Nation Current Affairs 10 Oct 2017 Aquaculture spreads ...

Aquaculture spreads to North Andhra too

Published Oct 10, 2017, 7:00 am IST
Updated Oct 10, 2017, 7:03 am IST
Some with high connections flouting rules on farming.
The total area of legalised aquaculture in North Andhra is 1,200 hectares.
 The total area of legalised aquaculture in North Andhra is 1,200 hectares.

Visakhapatnam: The southern region of Andhra Pradesh along the coast, is infested with rampant illegal shrimp farming causing severe damage to crops and harm to environment. 

Aquaculture is being taken up in over 1,200 hectares in north Andhra, namely Vizag, Vizianagaram and Srikakulam districts. 


This activity is being carried out illegally on another 1,050 hectares in the region with no action being taken by officials who ignore it.

Despite there being several rules governing aquaculture, some influential persons have been flouting these norms by taking up illegal shrimp farming. “The increase in salinity levels have created panic in the north as a result of illegal aquaculture,” says Dr B. Gangaram of the CPM in Vizag.

Sources say that aquaculture is being taken up over 1.29 lakh hectares in the state. Illegal shrimp farming continues on over 54,000 hectares in nine districts of the state. Krishna, West Godavari, Guntur and East Godavari districts are involved in the illegal trade. Those behind this trade manage to acquire free power supply.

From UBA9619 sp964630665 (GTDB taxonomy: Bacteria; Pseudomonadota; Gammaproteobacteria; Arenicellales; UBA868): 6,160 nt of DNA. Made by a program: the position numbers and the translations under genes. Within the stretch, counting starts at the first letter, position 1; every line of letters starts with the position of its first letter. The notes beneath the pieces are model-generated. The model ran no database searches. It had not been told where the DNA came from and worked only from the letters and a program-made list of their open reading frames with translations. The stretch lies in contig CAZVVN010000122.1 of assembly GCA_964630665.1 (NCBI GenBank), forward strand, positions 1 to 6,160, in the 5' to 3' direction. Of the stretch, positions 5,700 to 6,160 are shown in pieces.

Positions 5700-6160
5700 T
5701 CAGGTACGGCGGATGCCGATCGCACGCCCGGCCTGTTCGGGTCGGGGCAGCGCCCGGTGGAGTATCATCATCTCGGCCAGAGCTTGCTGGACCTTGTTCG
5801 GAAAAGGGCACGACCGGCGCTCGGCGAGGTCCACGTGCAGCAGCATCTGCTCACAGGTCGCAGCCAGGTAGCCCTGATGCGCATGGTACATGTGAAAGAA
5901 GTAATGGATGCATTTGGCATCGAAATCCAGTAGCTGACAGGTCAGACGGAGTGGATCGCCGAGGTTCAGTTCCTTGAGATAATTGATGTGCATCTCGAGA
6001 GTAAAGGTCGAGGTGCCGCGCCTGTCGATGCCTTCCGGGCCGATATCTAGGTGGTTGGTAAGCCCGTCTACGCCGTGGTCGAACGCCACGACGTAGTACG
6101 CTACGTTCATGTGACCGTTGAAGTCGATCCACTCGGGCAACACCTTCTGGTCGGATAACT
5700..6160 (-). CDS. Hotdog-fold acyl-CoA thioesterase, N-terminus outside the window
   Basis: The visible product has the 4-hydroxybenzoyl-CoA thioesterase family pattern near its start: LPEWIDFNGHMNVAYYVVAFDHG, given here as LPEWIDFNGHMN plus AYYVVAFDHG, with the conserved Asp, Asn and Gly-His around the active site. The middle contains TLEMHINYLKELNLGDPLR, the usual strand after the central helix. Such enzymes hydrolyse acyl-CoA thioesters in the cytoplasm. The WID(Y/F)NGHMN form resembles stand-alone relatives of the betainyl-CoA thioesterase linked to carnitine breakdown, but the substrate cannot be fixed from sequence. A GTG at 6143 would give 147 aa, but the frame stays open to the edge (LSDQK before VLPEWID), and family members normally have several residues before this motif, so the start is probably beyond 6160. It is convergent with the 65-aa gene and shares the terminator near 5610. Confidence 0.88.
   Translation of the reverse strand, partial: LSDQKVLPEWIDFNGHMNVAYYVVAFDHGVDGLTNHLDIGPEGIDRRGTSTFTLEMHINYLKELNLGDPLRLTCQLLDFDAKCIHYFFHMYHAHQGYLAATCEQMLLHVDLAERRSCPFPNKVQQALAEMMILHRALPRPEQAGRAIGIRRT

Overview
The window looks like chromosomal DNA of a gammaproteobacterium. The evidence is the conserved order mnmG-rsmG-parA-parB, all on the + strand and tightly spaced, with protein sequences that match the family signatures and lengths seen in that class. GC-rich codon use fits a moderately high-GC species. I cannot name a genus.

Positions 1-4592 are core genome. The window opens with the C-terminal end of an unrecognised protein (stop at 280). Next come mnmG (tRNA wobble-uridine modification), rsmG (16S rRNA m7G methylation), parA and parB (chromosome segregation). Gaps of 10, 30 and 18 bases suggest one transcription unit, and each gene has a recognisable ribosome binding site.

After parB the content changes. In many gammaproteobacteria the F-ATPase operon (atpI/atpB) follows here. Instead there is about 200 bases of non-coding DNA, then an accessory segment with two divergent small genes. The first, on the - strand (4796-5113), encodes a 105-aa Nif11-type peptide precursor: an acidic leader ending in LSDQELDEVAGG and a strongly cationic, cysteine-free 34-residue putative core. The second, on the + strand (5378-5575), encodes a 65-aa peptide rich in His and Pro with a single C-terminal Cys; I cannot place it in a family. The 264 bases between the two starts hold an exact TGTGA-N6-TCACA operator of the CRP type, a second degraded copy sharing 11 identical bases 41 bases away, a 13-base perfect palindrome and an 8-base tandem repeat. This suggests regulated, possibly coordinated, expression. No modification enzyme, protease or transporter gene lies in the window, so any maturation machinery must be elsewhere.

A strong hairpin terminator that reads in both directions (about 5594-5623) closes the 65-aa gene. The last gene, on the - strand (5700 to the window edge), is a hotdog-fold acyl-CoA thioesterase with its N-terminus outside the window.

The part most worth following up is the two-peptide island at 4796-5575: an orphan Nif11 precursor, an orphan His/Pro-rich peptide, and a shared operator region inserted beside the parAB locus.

They even resort to theft of electricity, for provide oxygen for shrimp. The authorities of SPDCL and EPDCL (discoms) have expressed outrage over the power pilferage that came to light during the surprise raids on illegal shrimp tanks and ponds. There is a nexus that exists between the revenue department and illegal operators in the state, 

“The identification of agricultural and non-agricultural land is the main problem. Illegal activities of this nature cannot be undertaken without the connivance of revenue officials and discoms staff,” said V. Laxman, a farmer.

The district collectors have asked all revenue officials in the state, to submit a comprehensive report on illegal aquaculture. But the revenue department has not yet started the exercise.  

Also, the vigilance wing of the electricity department has been collecting monthly ‘mamools.’

Vannamei prawns demand hits a high

Demand for ‘Vannamei’ shrimp has doubled in the coastal region of Andhra Pradesh with more people preferring Vannamei (ie. white-legged) shrimps over marine ones, citing  freshness, taste and ‘better quality’.

President of Visakha Dolphin Boat Owners' Welfare Association Ch. Satyanarayana Murthy said that exotic Vannamei shrimps produced in large quantities by aquaculture firms in coastal Andhra, has hit fishermen who capture the brown fish variant in the Bay of Bengal.

“Due to the heavy demand for Vannamei, in the overseas market because of its low cost and ‘high culinary’ value, over 70 per cent of seafood exporters at the

Vizag Fishing Harbour are only buying prawns which are captured from the sea.
“This is forcing fishermen to sell high-quality prawns, in the domestic market at lower prices,” he added.

The Vannamei variety of prawn cultivation is attracting more traders from East Godavari and Krishna districts to Vizag and the Srikakulam coast.

With the demand for Vannamei growing in the region, illegal aquaculture is also mushrooming in several places, observed the fishermen in the region. 

The Fisheries Department and Marine Products Exports Development Authority (MPEDA) will be conducting a joint survey on the extent of prawn and shrimp ponds, along the North Andhra coast through the global positioning system (GPS), it is learnt.

Location: India, Andhra Pradesh